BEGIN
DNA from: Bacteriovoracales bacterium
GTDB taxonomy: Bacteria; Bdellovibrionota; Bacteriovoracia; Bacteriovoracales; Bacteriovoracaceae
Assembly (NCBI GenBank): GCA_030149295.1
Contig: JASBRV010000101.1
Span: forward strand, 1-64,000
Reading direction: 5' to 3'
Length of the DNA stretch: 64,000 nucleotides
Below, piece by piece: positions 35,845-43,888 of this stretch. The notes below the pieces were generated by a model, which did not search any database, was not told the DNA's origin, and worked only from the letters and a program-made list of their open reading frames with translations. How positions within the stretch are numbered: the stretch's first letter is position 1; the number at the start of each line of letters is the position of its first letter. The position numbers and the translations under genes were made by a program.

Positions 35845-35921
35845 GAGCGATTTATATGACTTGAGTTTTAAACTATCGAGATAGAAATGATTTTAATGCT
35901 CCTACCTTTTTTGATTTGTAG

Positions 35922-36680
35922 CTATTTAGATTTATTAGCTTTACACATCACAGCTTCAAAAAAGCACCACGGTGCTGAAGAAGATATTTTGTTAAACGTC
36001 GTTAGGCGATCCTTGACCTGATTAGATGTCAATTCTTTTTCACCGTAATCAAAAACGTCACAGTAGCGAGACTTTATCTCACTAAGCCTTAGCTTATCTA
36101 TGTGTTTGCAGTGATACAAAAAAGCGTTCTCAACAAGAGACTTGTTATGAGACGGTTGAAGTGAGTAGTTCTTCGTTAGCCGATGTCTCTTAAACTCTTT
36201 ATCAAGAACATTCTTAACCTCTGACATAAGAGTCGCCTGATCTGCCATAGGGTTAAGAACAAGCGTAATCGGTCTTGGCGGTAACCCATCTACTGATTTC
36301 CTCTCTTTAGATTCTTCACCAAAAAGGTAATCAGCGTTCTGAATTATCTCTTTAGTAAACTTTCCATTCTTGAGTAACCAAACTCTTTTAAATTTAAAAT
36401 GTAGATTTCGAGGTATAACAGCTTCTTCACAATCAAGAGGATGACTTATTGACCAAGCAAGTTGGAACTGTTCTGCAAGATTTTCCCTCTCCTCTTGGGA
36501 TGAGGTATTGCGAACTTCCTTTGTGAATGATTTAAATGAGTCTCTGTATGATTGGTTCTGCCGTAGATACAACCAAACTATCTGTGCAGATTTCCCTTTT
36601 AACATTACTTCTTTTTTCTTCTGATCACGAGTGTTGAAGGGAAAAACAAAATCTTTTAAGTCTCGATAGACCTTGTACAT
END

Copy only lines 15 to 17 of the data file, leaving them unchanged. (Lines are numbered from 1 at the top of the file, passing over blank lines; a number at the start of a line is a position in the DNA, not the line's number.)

36101 TGTGTTTGCAGTGATACAAAAAAGCGTTCTCAACAAGAGACTTGTTATGAGACGGTTGAAGTGAGTAGTTCTTCGTTAGCCGATGTCTCTTAAACTCTTT
36201 ATCAAGAACATTCTTAACCTCTGACATAAGAGTCGCCTGATCTGCCATAGGGTTAAGAACAAGCGTAATCGGTCTTGGCGGTAACCCATCTACTGATTTC
36301 CTCTCTTTAGATTCTTCACCAAAAAGGTAATCAGCGTTCTGAATTATCTCTTTAGTAAACTTTCCATTCTTGAGTAACCAAACTCTTTTAAATTTAAAAT